6 40 PRACE GEOGRAFICZNE, ZESZYT 106 Tab. 1. Major industrial concerns with headquarters in Gliwice before Tab. 1. Główne koncerny przemysłowe z siedzibą w Gliwicach przed 1939 rokiem. Note: contemporary names of towns and factories are used. Source: author s compilation based on various historical sources. Uwagi: użyto współczesnych nazw miast i zakładów. Źródło: opracowanie własne na podstawie różnych źródeł historycznych. services, adequate railway connections with the rest of Poland (to the north and the east), and last but not least situated on the Polish German border. The roots of the development of Katowice as an important center lie in Franz Winkler s decision to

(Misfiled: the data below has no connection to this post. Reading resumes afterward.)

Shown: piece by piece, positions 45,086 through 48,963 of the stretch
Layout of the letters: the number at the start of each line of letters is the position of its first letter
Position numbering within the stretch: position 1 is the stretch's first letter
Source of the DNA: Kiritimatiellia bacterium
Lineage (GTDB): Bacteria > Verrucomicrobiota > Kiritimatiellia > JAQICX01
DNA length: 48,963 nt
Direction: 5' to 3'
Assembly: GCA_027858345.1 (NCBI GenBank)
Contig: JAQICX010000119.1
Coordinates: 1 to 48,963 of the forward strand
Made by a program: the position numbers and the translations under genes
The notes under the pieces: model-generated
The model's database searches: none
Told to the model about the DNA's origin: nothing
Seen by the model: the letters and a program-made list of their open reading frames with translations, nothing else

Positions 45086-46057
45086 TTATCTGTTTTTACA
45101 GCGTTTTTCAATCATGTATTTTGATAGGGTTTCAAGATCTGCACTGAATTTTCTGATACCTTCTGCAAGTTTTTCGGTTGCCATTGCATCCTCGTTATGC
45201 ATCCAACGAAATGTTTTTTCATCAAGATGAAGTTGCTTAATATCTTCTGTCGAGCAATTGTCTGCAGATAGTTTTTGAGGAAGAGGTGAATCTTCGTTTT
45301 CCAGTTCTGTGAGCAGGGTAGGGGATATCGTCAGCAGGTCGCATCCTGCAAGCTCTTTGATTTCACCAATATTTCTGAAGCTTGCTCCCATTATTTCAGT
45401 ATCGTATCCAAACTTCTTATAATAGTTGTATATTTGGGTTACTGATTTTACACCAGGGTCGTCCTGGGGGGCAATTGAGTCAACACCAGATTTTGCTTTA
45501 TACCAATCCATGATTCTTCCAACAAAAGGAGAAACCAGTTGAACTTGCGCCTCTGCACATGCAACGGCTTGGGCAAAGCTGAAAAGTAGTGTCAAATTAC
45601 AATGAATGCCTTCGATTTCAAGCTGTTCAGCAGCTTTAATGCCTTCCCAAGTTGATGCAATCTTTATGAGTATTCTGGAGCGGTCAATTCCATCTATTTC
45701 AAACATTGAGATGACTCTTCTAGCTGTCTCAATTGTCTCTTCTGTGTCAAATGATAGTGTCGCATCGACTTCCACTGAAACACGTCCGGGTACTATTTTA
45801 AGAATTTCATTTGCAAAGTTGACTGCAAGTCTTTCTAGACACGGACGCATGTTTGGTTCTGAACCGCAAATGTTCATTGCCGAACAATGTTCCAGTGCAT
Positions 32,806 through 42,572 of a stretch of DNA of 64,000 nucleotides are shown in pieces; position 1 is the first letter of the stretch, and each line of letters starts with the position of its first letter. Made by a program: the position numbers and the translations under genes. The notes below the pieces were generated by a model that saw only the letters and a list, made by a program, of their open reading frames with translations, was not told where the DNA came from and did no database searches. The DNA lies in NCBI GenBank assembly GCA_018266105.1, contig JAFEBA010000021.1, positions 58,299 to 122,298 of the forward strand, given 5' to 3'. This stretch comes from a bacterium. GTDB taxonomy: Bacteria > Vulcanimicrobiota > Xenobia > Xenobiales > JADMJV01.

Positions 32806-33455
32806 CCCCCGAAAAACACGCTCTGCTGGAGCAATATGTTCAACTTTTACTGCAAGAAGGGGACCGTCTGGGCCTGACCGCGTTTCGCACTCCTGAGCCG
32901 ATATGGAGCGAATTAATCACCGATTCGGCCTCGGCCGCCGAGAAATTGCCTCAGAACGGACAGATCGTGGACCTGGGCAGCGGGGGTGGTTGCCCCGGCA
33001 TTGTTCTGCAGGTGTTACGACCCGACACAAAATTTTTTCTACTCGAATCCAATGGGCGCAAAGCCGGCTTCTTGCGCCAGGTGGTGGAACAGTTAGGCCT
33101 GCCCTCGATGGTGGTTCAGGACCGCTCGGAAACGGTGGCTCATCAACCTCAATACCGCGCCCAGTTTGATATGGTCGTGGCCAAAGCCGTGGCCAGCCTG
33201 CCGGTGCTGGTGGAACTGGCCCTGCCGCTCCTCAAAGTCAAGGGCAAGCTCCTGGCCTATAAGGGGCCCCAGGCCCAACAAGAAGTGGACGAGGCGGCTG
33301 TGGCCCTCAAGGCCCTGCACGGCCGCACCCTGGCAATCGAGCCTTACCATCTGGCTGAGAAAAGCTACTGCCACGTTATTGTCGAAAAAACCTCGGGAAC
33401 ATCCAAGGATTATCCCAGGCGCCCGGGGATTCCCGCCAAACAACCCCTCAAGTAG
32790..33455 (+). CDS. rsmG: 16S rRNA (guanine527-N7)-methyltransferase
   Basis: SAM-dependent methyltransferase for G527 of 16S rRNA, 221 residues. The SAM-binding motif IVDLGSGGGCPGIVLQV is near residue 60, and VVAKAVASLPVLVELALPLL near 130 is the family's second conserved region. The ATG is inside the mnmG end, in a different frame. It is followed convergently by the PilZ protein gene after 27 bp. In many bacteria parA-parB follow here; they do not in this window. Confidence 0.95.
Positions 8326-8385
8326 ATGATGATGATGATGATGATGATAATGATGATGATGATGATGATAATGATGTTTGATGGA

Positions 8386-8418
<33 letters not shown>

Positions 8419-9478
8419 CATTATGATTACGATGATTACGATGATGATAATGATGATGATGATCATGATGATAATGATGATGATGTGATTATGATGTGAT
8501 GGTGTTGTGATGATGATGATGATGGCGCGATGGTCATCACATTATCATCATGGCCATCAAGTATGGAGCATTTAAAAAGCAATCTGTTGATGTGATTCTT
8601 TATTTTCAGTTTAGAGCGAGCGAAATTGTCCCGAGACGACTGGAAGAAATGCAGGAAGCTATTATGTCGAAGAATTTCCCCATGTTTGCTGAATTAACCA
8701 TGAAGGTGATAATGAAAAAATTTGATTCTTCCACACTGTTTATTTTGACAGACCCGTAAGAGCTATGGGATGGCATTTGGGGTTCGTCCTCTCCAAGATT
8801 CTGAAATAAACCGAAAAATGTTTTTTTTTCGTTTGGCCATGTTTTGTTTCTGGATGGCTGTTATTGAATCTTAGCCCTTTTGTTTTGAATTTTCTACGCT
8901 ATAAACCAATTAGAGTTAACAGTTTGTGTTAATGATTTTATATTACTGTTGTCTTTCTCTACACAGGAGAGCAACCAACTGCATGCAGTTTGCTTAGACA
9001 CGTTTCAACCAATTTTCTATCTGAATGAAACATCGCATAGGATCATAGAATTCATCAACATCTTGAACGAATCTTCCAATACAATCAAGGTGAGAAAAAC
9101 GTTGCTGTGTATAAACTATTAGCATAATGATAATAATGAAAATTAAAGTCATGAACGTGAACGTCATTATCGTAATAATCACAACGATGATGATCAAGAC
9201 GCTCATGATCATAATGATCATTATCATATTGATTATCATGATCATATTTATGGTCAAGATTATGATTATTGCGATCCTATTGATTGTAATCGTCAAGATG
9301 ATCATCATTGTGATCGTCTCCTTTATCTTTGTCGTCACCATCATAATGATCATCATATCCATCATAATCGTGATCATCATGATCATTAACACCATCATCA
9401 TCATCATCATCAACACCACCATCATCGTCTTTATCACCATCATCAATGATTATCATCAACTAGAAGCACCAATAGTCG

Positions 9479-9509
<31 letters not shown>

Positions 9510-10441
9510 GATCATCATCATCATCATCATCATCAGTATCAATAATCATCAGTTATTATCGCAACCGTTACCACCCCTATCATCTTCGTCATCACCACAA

7 THE IMPACT OF SPATIAL AND SOCIAL QUALITIES ON THE REPRODUCTION transfer the seat of a newly procured estate business to the village of Katowice in 1839 and the subsequent successful efforts of his manager Friedrich Wilhelm Grundmann at bringing a major railway to the locality and giving it urban status in This was followed by a broader administrative role as the sub provincial center of the Kreis (powiat) and the location of such institutions as the Union of Upper Silesian Mining and Metal Entrepreneurs in 1882 and the regional headquarters of the state railways in The headquarters of main companies in Polish Upper Silesia moved to Katowice in the 1920s. Thus there are some similarities between the development of Gliwice and Katowice as foremost service centers in the industrial region of Upper Silesia. Still, the growth of Gliwice originated with important manufacturing activities, whereas in the case of Katowice it was from the beginning based on non industrial functions performed in relation to neighboring industrial localities (some of which were incorporated into the town in 1924). 2. Change and continuity after 1945 The Second World War brought dramatic upheavals in the development trajectory of Gliwice. The town was not seriously damaged by military action, but its political and social situation profoundly changed. The Polish German border was shifted far to the west, and a substantial part of the local population was deported to Germany. This affected mainly middle and upper class people. All business assets and housing were nationalized, capitalist corporations ceased to exist, and local enterprises found themselves under the control of far away ministries and industrial associations (usually in Warsaw) within a centralized socialist economy. Hence the town lost both its salient economic functions and a vital social component of its previous development. What was left were the extensive vacated buildings of former corporate headquarters, public institutions, schools, and the like. This was a significant asset in a war ravaged country. Spacious secondary school buildings constituted the initial basis for the location of a new technical university (Politechnika Śląska) in 1945, originally planned for Katowice. Vast tracts of land near the town center provided room for an academic quarter. The core of the academic staff came from Lwów in Poland s eastern territories, which had been annexed by the Soviet Union. Gliwice was the most eastern town located on the main railway from Lwów to the western territories incorporated into Poland in 1945 (except for industrial Zabrze) and offered easily available quality housing 3. Professors and other personnel were one of the crucial factors of the development of Politechnika Śląska, which has become the largest Polish technical university outside Warsaw. At the same time, state owned industrial R&D units were located in Gliwice, attracted by the existing buildings, residential housing, and opportunities for co operation with the technical university. As a result, the town became the predominant research center in the Upper Silesian Industrial Region, including 7 large Gliwice 3 Another significant group of faculty members of Lwów universities settled in the larger, but heavily damaged city of Wrocław farther to the west.